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Census 2000

Products and Data Geography



Census 2000

The Census Bureau conducted censuses in the United States, Puerto Rico, American Samoa, Guam, the Commonwealth of the Northern Mariana Islands, and the United States Virgin Islands. Statistical data from some of censuses are available through American FactFinder. The reference date for Census 2000 (22nd Census) is April 1, 2000 (Census Day). The population and housing or decennial censuses have been  conducted every ten years since 1790 on years ending in 0. Check Socrates for censuses in the Stanford Libraries. 

Finding Data:

American FactFinder provides direct access to census data.

Data Release Dates:

Census 2000 Data Products at a Glance lists the dates of planned release of data, the 100 percent data products, and the lowest level geography in chart form.

Data Now Available:

Census 2000 Redistricting (Public Law 94-171) Summary File Census 2000 Redistricting Summary File contains summary statistics on counts for the total population, for the population 18 years and over, and population counts by race and by Hispanic or Latino origin. Data are available for many geographic types, including states, counties, places, census tracts, and blocks. This information, produced to support states in their legislative redistricting, is being released on a state-by-state basis from now until April 2, 2001. Extensive demographic and economic information from Census 2000 will be available on American FactFinder over the next three years. For quick access to state results, click on a highlighted state. Go to Change Selections on the results screen to select other geographic areas.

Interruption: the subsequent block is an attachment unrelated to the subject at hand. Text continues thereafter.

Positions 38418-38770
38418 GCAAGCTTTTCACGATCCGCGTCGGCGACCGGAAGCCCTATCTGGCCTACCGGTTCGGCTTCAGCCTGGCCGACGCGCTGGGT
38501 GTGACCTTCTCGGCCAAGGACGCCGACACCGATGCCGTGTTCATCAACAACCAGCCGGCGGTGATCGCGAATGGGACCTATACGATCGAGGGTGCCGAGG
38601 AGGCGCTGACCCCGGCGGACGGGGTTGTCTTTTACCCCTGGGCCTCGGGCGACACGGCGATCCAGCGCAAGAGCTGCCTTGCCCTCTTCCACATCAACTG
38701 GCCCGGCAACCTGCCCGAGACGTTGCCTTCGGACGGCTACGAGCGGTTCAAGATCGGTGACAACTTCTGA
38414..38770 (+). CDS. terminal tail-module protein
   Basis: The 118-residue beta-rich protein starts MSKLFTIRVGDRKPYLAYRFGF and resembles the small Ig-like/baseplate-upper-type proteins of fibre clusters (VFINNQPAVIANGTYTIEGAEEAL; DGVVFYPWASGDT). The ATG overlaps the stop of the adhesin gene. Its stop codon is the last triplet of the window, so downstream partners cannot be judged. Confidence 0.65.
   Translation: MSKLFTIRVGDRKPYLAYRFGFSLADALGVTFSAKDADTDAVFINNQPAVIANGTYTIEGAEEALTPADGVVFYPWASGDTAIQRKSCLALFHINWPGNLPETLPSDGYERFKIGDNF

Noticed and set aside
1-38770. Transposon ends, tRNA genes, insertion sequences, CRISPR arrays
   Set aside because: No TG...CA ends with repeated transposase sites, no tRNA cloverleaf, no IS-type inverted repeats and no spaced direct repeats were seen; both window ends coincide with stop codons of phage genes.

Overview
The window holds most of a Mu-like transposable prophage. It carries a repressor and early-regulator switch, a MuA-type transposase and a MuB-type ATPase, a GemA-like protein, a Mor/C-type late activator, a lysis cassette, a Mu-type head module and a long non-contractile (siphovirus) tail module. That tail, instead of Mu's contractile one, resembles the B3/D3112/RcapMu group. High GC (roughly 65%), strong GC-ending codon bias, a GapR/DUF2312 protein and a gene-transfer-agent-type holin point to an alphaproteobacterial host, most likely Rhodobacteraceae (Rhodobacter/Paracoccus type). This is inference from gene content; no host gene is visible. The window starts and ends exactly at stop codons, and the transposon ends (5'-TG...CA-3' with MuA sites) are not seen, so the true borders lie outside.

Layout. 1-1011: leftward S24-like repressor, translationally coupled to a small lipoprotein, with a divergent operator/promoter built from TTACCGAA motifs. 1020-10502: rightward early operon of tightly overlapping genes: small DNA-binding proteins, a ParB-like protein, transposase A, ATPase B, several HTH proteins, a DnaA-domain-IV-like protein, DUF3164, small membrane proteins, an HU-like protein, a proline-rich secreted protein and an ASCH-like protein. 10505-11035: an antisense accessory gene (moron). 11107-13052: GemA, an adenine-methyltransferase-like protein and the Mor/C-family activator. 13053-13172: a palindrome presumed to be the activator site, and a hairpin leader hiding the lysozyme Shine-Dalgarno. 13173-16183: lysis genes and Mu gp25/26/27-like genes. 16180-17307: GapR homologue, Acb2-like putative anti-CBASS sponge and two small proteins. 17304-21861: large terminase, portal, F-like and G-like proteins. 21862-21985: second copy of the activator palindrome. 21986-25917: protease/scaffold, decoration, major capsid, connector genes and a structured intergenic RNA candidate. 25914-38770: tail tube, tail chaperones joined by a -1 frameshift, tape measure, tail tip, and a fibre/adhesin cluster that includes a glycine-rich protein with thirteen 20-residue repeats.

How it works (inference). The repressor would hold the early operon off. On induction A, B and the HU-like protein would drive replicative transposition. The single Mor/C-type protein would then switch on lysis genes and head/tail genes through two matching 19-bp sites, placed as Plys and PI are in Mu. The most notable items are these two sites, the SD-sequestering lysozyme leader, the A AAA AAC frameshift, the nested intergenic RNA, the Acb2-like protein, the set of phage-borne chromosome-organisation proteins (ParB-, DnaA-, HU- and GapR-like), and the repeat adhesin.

Data News Releases

Census Bureau Tipsheets
(product release information)

For reporters, editors, and news directors.

Latest News Releases

These releases include releases by subject area including Census 2000.

Keeping Current on Products:

Census 2000 will provide more data for more people, faster than ever, at little or no cost. Information about the 281,421,906 people across the United States will be available in a variety of formats and media, including the Internet, CD-ROMs, DVDs and printed reports. Generally, most data products will be released first on the Internet followed by subsequent releases in other formats. For easy access to all Census 2000 information, American FactFinder gives you instant access to publications and summary data. It helps you create your own extracts, summarize information for geographic areas and generate maps online.

Census 2000 Brief Series:

The first issue includes the 100-percent Census 2000 tentative release schedule and topic/characteristics through summer 2001 list. The Census 2000 Brief series will provide the first analysis of Census 2000 population and housing topics to the public. The briefs will focus on discussing the most important aspects of the topics, as well as exploring the geographic distribution of the subject matter. There will also be a discussion of change in the subject matter since the 1990 census, if applicable. The briefs will also include sections that discuss interesting questions related to the topic, the importance of Census 2000 collecting data on the subject matter, as well as where readers can go to learn more about the topic.  The Census 2000 Brief series will be a basic analytic tool that is extremely useful for introducing the public to Census 2000 population and housing data. The Census 2000 Brief series is subject to change and additional topics may be added. These Census 2000 Briefs include release schedules.